MIX FIELD TEST: Tascam M-5000
Analog Audio Production Console
By Mel Lambert
Without a shadow of a doubt, the Tascam M-5000 offers outstanding value for money. Where else are you gonna find a 64-input recording and production console for around $30,000? Sure, it lacks one or two features- built-in machine-control would have been nice- but, in its basic format, the system literally bristles with functionality. I would recommend that the M-5000 be considered as a serious contender for facilities that are looking for a cost-effective, great-sounding board that needs to be flexible yet simple to use.
Three basic console formats are available, with or without factory-installed automation. The M-5000 frame can be partly or fully loaded with either 32 or 40 dual-input mono channel strips; alternatively, a bank of 32 mono inputs can be supplemented with eight stereo modules. Prices are around $30,000 and $36,000 for the 32- and 40-channel mono versions, respectively, and $37,000 for the enhanced 32+8 stereo configuration. The M-5000 FA VCA-based channel-fader and mute automation package for the Macintosh is available for an additional $6,800 (32 automated channel strips; 40 channels will run you to around $7,650); these prices are slightly lower if automation is supplied with the M-5000 console.
Group assignment is available to a total of 24 output busses, arranged as a bank of six send buttons, plus a "1 thru 12" and "13 thru 24" toggle switch. Panning is provided between odd and even groups, While this layout means that you cannot, for example, simultaneously buss and pan an input source to groups 1 and 13, for example, there are plenty of work arounds. Alternatively, the post-fader output from the channel input- controlled from the upper or lower fader, dependent upon how you've set up the module- can be sent directly to the master stereo LR buss.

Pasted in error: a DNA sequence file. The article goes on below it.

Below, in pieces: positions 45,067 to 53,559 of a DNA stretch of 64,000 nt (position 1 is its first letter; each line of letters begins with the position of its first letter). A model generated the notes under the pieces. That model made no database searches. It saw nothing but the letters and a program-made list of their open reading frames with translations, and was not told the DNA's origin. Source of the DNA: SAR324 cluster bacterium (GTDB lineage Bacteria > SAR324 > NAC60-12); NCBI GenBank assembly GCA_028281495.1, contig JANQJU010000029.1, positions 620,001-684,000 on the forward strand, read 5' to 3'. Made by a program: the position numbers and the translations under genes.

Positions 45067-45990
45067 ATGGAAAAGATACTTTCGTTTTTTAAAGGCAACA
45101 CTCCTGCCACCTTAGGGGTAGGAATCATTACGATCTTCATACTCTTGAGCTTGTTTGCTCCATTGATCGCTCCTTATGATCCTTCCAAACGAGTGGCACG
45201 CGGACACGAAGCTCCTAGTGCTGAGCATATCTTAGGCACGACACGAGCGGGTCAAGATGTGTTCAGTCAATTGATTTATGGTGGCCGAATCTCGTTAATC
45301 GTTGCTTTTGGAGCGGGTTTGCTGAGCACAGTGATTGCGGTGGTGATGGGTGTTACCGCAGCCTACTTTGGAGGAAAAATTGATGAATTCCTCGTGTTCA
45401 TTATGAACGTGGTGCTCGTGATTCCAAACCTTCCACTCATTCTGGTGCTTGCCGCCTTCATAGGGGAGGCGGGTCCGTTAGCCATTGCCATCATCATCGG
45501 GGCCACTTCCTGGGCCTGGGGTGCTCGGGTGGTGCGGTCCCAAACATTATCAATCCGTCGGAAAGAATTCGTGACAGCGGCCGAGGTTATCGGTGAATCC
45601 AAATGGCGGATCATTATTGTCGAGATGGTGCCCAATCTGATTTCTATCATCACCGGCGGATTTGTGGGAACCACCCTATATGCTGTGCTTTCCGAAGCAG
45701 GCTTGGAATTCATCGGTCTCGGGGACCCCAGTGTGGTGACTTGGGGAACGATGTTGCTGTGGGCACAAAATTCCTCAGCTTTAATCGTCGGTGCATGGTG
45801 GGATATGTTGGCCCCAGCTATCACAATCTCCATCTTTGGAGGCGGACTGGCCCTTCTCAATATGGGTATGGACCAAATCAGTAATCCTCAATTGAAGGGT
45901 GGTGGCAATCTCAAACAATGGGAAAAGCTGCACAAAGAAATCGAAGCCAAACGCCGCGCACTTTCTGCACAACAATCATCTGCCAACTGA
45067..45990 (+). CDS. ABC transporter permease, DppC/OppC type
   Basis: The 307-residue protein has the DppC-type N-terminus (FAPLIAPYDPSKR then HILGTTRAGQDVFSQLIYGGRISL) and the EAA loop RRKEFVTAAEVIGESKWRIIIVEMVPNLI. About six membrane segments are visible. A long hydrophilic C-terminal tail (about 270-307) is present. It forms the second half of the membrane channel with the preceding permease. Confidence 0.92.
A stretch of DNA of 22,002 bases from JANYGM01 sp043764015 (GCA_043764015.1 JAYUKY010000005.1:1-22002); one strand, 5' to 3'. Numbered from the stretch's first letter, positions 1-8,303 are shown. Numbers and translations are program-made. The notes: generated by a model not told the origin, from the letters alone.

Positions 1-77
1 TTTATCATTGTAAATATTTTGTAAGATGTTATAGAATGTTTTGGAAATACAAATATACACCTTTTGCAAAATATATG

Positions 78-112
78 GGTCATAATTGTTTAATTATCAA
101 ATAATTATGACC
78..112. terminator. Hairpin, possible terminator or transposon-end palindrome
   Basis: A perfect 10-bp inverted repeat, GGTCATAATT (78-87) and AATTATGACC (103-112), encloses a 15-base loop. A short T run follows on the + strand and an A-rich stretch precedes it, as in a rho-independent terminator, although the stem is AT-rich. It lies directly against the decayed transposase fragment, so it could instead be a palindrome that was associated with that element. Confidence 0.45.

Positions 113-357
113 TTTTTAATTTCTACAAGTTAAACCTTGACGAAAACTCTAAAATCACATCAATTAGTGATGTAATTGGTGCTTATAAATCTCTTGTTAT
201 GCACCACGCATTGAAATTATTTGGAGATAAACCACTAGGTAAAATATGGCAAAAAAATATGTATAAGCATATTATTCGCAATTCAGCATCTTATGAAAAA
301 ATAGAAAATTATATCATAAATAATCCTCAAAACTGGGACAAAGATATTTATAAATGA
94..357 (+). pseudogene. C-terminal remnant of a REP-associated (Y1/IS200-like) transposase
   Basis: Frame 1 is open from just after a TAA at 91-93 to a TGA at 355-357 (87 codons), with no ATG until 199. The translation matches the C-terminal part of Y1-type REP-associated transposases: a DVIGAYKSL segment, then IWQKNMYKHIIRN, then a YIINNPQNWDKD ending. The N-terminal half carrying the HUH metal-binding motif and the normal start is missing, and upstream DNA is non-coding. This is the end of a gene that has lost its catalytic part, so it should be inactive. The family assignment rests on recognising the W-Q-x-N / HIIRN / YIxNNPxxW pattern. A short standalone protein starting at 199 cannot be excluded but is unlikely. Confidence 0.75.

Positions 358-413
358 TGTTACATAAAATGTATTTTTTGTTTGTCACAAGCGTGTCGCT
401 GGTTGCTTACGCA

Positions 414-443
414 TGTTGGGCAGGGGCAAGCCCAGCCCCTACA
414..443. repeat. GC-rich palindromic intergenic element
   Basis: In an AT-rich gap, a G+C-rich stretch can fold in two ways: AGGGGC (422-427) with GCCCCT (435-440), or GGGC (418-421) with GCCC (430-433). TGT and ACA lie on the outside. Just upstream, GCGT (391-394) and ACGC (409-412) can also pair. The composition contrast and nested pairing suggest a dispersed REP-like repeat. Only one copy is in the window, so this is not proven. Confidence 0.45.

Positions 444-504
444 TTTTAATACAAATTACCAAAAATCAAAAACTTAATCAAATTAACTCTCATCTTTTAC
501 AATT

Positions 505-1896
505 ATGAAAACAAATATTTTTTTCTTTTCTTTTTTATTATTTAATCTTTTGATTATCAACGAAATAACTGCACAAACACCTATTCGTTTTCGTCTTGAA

For enhanced flexibility, a pair of dedicated switches enable either the output from a channel strip's Auxiliary 1/2 buss or the post-monitor fader signal to be dumped onto the group assignment section. In this way, the possibly redundant monitor input can be used as an additional input/effects return during mixdown, or to generate additional group/clean-feeds/mix-minus outputs from a input source. (If both switches are selected, the monitor send has priority over the aux send feed.)
Other controls provided in the upper part of the channel module include a mic/line switch with separate mic- and line-level trim controls; phase-reverse, high-pass filter (80 Hz at 12 dB/octave), phantom-power on/off and 30 dB pad; plus a very handy SUB switch that routes the corresponding group output back into the channel, for subgrouping sources with EQ/aux sends into the stereo mix.
The Auxiliary Section comprises a total of eight output busses, with individual on/off switching. For enhanced flexibility, the first four sends can be derived pre/post from either the channel or monitor fader- unfortunately, you cannot select channel/monitor outs from individual aux busses; it is all or nothing. Aux Send 1/2 are set up as a stereo pair with pan and level, while 3 and 4 are mono sends. The remaining sends can be selected on a per-channel basis to feed either 5+6 or 7+8; the send is fixed post-fader.
A dedicated Direct switch routes the post-channel fader signal directly to the corresponding group buss outputs, effectively disconnecting all other sources being routed and mixed to that port. Individual group-trims are provided on the corresponding channel strip, although I would have preferred these to be screwdriver presets rather that rotary controls with knobs. It's all to easy during a busy session to adjust the wrong control. In most cases that can be easily corrected because you can hear the result; nudge a group master control a couple of dBs and you might reach the end of a session before your realize that send levels have been running too hot or too cold, dependent upon which way the control was nudged. Far better, I would suggest, to set them and forget them! A useful overload LED monitors the channel signal path at a point post-EQ, pre-fader, and light if the signal exceeds a nominal +20 dB.
As would be expected, the fader-swap function lifts both the long/short fader from the channel/monitor path with its associated solo controls. In addition, three programmable Cut Groups are provided, plus a very flexible solo system interlinked with AFL buttons.